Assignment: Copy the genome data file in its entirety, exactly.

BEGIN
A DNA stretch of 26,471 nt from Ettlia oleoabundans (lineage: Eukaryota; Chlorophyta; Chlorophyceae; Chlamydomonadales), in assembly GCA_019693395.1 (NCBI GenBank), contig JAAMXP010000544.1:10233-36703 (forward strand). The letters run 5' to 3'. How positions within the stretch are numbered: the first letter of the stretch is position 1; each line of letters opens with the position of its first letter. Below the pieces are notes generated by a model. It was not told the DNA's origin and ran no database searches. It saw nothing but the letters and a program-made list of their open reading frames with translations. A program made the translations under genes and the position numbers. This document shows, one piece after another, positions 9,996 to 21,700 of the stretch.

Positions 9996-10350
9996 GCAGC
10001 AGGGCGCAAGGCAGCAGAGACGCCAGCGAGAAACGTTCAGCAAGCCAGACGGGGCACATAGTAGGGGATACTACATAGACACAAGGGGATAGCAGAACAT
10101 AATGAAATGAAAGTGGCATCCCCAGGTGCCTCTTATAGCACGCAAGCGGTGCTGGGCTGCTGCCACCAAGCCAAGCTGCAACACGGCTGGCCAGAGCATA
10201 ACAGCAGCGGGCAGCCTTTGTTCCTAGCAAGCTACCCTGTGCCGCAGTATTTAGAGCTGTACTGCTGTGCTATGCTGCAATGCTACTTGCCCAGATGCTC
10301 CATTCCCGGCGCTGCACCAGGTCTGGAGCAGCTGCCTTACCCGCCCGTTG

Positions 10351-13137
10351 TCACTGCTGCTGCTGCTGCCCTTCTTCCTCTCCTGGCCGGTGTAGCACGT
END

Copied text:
A DNA stretch of 26,471 nt from Ettlia oleoabundans (lineage: Eukaryota; Chlorophyta; Chlorophyceae; Chlamydomonadales), in assembly GCA_019693395.1 (NCBI GenBank), contig JAAMXP010000544.1:10233-36703 (forward strand). The letters run 5' to 3'. How positions within the stretch are numbered: the first letter of the stretch is position 1; each line of letters opens with the position of its first letter. Below the pieces are notes generated by a model. It was not told the DNA's origin and ran no database searches. It saw nothing but the letters and a program-made list of their open reading frames with translations. A program made the translations under genes and the position numbers. This document shows, one piece after another, positions 9,996 to 21,700 of the stretch.

Positions 9996-10350
9996 GCAGC
10001 AGGGCGCAAGGCAGCAGAGACGCCAGCGAGAAACGTTCAGCAAGCCAGACGGGGCACATAGTAGGGGATACTACATAGACACAAGGGGATAGCAGAACAT
10101 AATGAAATGAAAGTGGCATCCCCAGGTGCCTCTTATAGCACGCAAGCGGTGCTGGGCTGCTGCCACCAAGCCAAGCTGCAACACGGCTGGCCAGAGCATA
10201 ACAGCAGCGGGCAGCCTTTGTTCCTAGCAAGCTACCCTGTGCCGCAGTATTTAGAGCTGTACTGCTGTGCTATGCTGCAATGCTACTTGCCCAGATGCTC
10301 CATTCCCGGCGCTGCACCAGGTCTGGAGCAGCTGCCTTACCCGCCCGTTG

Positions 10351-13137
10351 TCACTGCTGCTGCTGCTGCCCTTCTTCCTCTCCTGGCCGGTGTAGCACGT